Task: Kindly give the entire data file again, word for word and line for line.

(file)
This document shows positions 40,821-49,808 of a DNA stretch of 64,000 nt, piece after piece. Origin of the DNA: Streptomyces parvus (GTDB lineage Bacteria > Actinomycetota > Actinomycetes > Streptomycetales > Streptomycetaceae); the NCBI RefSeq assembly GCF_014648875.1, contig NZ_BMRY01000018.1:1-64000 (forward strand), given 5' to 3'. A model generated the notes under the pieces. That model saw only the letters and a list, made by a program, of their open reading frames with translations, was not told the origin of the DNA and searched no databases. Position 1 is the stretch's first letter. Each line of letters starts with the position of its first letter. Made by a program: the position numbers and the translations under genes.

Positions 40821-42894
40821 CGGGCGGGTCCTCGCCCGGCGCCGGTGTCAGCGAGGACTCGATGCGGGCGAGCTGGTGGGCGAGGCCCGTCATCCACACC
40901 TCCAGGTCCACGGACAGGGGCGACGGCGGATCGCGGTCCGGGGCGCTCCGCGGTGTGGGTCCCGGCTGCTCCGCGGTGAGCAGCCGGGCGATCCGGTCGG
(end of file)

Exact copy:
This document shows positions 40,821-49,808 of a DNA stretch of 64,000 nt, piece after piece. Origin of the DNA: Streptomyces parvus (GTDB lineage Bacteria > Actinomycetota > Actinomycetes > Streptomycetales > Streptomycetaceae); the NCBI RefSeq assembly GCF_014648875.1, contig NZ_BMRY01000018.1:1-64000 (forward strand), given 5' to 3'. A model generated the notes under the pieces. That model saw only the letters and a list, made by a program, of their open reading frames with translations, was not told the origin of the DNA and searched no databases. Position 1 is the stretch's first letter. Each line of letters starts with the position of its first letter. Made by a program: the position numbers and the translations under genes.

Positions 40821-42894
40821 CGGGCGGGTCCTCGCCCGGCGCCGGTGTCAGCGAGGACTCGATGCGGGCGAGCTGGTGGGCGAGGCCCGTCATCCACACC
40901 TCCAGGTCCACGGACAGGGGCGACGGCGGATCGCGGTCCGGGGCGCTCCGCGGTGTGGGTCCCGGCTGCTCCGCGGTGAGCAGCCGGGCGATCCGGTCGG